A few months ago I managed to control a National Instruments Digital IO card (sitting in a PCI slot in my PC) from Perl. I accomplished this by installing the Win32::API module, and loading the card's .dll API. I had a few struggles with Win32::API as some things weren't obvious, but after some searching and good advice from Perlmonks, it worked. Today I had another encounter with Win32::API. I have some C code I want to access from Perl. So, I compiled it in Visual C++ into a DLL, but Win32::API kept segfaulting, although loading the same DLL from another C++ program worked fine. Another round of investigation began... To cut a long story short, here is the correct way to compile C code into a DLL and access it from Perl.

The C code

I'm going to write a simple C function that demonstrates some interesting concepts like passing data in and out with pointers. Here is the .h file:

int __stdcall test1(char* buf, 
                    int num, char* outbuf);
This is a (almost) normal declaration of a function named test1 that takes two pointers to a char and one integer as arguments, and returns an integer. __stdcall is a Visual C++ compiler keyword that specifies the stdcall calling convention. The stdcall convention is used by Windows API functions. There's another common calling convention - __cdecl which is usually used for "normal" (not Windows API) code. The Win32::API Perl module supports only __stdcall, so while we could use __cdecl for binding this DLL to another piece of C / C++ code, it doesn't work with Win32::API. The .c file provides the implementation:

#include "dll_test.h"

int __stdcall test1(char* buf, 
                    int num, char* outbuf)
    int i = 0;

    for (i = 0; i < num; ++i)
        outbuf[i] = buf[i] * 3;

    return num;

DEF file

A module definition (.def) file provides the linker with information about exported symbols, which is useful when writing DLLs. I create a new text file, name it dll_test.def and put it into the project directory:


In this file I specify the library name, and the name of the exported function (several names appear on separate lines). Now this .def file should be given as an option to the linker. Add /DEF dll_test.def as a linker option, or provide "dll_test.def" in the "Module definition file" field (Input category) in the project properties (Linker options). After this, build the project and the DLL will be created.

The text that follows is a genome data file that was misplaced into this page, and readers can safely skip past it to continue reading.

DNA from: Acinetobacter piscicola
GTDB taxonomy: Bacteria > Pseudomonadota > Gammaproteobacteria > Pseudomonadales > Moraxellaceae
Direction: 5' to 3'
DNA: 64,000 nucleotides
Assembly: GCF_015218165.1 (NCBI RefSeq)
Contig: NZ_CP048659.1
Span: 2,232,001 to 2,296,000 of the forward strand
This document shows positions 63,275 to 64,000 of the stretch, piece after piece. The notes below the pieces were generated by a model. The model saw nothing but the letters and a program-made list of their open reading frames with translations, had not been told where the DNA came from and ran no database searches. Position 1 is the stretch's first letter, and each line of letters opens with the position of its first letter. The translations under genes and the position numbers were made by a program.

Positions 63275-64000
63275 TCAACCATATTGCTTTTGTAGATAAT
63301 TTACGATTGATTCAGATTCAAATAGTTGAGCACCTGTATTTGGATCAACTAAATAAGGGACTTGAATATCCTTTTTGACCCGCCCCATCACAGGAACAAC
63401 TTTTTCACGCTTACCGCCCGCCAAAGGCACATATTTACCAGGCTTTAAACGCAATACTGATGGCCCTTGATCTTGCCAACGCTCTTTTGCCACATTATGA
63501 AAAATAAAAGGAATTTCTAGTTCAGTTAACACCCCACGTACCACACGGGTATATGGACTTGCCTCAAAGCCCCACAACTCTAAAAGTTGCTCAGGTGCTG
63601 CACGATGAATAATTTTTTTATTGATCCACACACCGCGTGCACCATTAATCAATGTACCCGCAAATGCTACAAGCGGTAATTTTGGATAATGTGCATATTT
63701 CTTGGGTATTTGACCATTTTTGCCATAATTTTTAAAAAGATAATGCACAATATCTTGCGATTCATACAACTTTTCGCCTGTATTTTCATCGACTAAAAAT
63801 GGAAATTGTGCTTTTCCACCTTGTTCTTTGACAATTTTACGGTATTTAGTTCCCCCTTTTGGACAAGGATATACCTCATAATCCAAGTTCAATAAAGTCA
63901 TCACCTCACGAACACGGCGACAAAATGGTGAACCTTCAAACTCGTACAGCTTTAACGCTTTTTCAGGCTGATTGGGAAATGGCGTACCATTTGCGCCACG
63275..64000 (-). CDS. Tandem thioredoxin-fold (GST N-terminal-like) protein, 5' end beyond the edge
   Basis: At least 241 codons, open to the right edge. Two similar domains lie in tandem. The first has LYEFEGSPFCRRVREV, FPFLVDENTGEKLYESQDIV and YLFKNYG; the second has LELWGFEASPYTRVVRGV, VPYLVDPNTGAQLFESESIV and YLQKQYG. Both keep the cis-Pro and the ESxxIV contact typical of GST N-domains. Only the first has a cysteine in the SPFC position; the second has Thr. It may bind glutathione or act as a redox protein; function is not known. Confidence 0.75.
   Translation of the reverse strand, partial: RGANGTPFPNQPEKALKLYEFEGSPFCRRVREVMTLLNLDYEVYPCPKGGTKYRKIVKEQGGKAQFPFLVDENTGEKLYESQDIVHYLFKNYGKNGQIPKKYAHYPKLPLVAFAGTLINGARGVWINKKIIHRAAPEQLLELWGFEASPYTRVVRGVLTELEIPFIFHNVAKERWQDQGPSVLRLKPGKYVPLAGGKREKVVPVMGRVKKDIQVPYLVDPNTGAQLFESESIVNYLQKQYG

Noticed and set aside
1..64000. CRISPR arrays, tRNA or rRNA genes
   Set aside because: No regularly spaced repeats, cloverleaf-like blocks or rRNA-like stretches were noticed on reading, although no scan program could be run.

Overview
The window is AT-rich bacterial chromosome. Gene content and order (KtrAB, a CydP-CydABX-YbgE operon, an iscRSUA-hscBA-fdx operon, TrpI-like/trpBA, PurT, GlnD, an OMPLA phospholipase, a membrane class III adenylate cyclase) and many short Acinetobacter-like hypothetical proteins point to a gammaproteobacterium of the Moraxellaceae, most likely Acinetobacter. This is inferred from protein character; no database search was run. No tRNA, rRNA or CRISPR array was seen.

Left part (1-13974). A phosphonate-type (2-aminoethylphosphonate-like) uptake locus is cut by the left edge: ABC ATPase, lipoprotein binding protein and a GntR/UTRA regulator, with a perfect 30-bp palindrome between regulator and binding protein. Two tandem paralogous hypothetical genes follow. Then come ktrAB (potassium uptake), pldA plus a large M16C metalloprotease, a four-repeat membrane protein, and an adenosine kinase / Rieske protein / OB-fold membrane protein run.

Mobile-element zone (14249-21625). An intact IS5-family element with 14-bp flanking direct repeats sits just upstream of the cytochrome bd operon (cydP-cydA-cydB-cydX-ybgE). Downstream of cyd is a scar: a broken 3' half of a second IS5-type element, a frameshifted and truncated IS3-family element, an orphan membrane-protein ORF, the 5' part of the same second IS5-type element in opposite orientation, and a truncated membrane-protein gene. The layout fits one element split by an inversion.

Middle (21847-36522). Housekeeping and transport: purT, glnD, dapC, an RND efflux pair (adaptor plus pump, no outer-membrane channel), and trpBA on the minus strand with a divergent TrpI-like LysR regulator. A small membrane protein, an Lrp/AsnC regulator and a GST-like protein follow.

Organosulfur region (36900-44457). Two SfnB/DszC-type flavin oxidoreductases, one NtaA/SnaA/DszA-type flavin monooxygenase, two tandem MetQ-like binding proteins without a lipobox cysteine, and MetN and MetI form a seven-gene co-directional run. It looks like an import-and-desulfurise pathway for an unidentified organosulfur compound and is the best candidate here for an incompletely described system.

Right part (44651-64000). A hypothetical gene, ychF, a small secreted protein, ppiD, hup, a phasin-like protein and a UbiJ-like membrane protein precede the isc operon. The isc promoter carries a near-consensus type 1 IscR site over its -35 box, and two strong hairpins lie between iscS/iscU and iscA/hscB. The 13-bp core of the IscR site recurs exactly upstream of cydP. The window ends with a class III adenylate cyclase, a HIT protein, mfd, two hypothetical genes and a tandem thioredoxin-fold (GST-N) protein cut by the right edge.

Without the DEF file ?

It is possible to create the DLL without using the .def file. If you prepend __declspec(dllexport) to the function declaration, the linker will export it without consulting the .def file. While this works well in C++ code calling the functions from the DLL, this method isn't recommended when using Win32::API, because __stdcall mangles the names of functions and it may be difficult (though possible) to import them to Perl. The DEF file instructs the linker to create an unmangled name for the function, in spite of using __stdcall, so it is the preferred method. In any case, the dumpbin command line tool (built into Windows) allows to see the names of exported functions in a DLL by calling:

dumpbin /exports 

The Perl code

Finally, we can use Win32::API to import the C function we created from the DLL and use it:

use warnings;
use strict;
use Win32::API;

# Import the test1 function from the DLL
my $test1 = Win32::API->new('dll_test', 
die unless defined $test1;

# the input must be a buffer of bytes,
# so we use pack
my $buf = pack('C*', (1, 2, 3, 4, 5));

# allocate space for the output buffer
my $outbuf = ' ' x 5;

# Call the imported function
my $ret = $test1->Call($buf, 5, $outbuf);

# Results
print "Returned $ret\n";
print join ' ', unpack('CCCCC', $outbuf), "\n";


A good discussion of this topic is given in this Perlmonks thread.